It's a no-brainer. Two Olympic gold medals in the last decade and nine boxing medals in the last four Olympics. Boxing is Ireland's best sport and deserves far more financial support than it receives.
Former Olympians Andy Lee and Kenny Egan are leading the call for more funding for Ireland's amateur boxers.
Lee turned professional after the Olympics in Athens in 2004, and Egan famously won light-heavyweight silver at Beijing in 2008.
"It's a challenge to whoever is in control to fund boxing in Ireland," Lee told RTÉ Sport. "Boxing thrives in disadvantaged areas."
"It needs support because there have been many lives saved through boxing. So if you keep investing in boxing you're going to see the returns."
Lee and Egan foresee a huge uptake in younger people taking up boxing in light of the Irish performances this year, most notably Kellie Harrington's gold medal.
"This is going to put a lot of pressure on boxing clubs now to facilitate the increase that's going to happen now over the next number of months," Lee said.
Jasus, I'd sleep for a month 😴
A huge thanks to everyone for the positive words & encouragement over the past 2 weeks. What an incredible journey our athletes brought us on🥇x2🥉x2
Brilliant to share it with @kenegan30 & @AndyLeeBoxing Thank you @RTEsport for the opportunity.🇮🇪 pic.twitter.com/MdJFlzopKS
— Eric Lilywhite Lightning Donovan (@ericdonovanbox) August 9, 2021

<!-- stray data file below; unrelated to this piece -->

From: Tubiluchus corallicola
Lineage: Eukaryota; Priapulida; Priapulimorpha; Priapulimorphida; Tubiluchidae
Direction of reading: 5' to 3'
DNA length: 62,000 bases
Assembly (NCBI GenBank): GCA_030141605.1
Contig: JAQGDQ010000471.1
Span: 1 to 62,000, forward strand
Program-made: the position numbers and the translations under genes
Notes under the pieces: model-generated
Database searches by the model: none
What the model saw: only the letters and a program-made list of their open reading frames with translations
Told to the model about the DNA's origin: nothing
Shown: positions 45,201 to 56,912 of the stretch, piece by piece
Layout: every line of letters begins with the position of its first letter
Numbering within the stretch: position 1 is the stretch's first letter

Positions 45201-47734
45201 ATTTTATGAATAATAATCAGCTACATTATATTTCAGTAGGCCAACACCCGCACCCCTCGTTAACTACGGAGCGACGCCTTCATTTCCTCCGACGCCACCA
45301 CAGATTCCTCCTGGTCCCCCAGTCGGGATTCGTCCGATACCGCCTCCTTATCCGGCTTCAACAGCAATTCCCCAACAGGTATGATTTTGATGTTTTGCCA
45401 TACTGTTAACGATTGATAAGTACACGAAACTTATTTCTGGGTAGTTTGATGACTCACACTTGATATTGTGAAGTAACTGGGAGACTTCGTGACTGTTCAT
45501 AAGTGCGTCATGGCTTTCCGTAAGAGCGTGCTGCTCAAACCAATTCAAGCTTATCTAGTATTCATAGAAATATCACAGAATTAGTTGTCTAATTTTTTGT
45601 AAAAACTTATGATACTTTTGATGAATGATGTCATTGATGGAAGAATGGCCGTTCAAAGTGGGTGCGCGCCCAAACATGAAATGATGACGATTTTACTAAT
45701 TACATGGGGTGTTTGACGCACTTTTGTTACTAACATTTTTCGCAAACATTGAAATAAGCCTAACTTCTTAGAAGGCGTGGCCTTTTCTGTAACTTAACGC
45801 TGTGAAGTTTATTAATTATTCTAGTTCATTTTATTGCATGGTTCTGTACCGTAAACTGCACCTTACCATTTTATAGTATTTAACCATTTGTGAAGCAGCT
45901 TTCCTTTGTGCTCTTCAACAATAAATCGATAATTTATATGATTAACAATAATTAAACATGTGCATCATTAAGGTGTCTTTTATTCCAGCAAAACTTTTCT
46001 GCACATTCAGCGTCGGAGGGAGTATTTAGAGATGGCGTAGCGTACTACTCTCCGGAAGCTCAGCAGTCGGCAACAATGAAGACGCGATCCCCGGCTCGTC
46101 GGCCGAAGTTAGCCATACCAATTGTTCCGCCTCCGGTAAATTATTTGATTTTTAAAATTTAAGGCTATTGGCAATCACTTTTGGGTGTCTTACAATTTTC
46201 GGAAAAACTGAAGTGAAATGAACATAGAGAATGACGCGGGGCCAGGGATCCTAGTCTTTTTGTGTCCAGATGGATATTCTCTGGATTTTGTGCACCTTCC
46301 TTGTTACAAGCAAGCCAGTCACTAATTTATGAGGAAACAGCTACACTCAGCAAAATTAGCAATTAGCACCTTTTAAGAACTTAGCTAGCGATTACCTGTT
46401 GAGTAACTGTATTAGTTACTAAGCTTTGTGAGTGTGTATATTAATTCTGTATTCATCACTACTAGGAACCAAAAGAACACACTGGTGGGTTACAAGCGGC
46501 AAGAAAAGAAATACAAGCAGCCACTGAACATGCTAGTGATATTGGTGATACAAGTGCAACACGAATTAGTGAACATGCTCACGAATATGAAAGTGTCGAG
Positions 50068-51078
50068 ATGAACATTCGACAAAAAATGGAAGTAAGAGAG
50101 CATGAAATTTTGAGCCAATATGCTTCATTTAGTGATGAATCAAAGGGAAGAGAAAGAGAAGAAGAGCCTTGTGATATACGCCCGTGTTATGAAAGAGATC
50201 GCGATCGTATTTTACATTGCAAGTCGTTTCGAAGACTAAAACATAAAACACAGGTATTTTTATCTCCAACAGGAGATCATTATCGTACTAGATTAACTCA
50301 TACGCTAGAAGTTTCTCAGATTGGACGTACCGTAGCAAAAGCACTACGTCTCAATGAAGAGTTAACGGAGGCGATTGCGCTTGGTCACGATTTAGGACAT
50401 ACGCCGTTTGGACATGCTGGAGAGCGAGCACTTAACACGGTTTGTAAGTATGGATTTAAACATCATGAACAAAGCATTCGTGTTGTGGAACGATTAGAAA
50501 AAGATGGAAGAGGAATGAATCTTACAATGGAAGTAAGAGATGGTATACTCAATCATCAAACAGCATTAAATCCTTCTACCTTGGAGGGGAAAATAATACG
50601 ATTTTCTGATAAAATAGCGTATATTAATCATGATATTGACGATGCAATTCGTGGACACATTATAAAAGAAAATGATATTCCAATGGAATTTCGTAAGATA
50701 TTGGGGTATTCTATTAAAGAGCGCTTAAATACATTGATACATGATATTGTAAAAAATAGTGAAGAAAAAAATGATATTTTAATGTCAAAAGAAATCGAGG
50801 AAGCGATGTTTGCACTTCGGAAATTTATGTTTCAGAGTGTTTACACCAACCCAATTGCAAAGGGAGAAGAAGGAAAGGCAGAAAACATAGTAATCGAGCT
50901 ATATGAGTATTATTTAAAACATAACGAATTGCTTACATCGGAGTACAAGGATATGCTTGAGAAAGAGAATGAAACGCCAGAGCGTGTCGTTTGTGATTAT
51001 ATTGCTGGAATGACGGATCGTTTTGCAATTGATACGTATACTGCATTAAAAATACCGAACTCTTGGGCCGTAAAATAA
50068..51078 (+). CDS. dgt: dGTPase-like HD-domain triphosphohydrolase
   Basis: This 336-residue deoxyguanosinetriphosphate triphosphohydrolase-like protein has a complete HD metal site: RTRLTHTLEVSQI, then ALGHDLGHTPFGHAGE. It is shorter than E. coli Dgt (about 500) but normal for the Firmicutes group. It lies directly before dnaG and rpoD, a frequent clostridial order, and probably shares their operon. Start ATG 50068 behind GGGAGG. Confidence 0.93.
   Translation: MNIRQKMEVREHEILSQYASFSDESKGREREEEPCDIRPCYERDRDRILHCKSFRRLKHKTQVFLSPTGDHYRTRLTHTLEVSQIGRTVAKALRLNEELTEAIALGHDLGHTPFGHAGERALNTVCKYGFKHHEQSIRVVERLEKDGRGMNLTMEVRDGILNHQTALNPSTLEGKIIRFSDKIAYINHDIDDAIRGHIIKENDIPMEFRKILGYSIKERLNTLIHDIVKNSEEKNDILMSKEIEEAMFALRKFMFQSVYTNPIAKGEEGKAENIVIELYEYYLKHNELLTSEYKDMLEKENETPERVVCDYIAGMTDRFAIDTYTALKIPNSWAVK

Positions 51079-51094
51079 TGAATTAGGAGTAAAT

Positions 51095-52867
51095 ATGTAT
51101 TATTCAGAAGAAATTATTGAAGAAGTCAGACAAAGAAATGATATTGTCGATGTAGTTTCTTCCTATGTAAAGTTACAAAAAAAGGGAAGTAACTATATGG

The calls for increased funding have been loud, with Kellie's family telling stories this week of how hard she has worked to get to Tokyo.
The Independent also reported Harrington's own Buckingham Street boxing club only has one toilet, for males, despite putting in numerous grant applications.
Kenny Egan is no stranger to the Olympic setup, and explained to RTÉ how Ireland's seven qualified boxers for Tokyo 2020 was an achievement in itself.
Just one year ago, Egan recalls, Brendan Irvine was the only qualified boxing athlete. The likes of Bernard Dunne and Ireland's high performance team helped increase that to seven.
"It needs proper investment, not only from the high performance side of it but from the grassroots level," Egan said.
"Boxing clubs are a safe haven; they open the doors to everybody. They don't discriminate and that's the beautiful thing about boxing - everyone is welcome into a boxing club."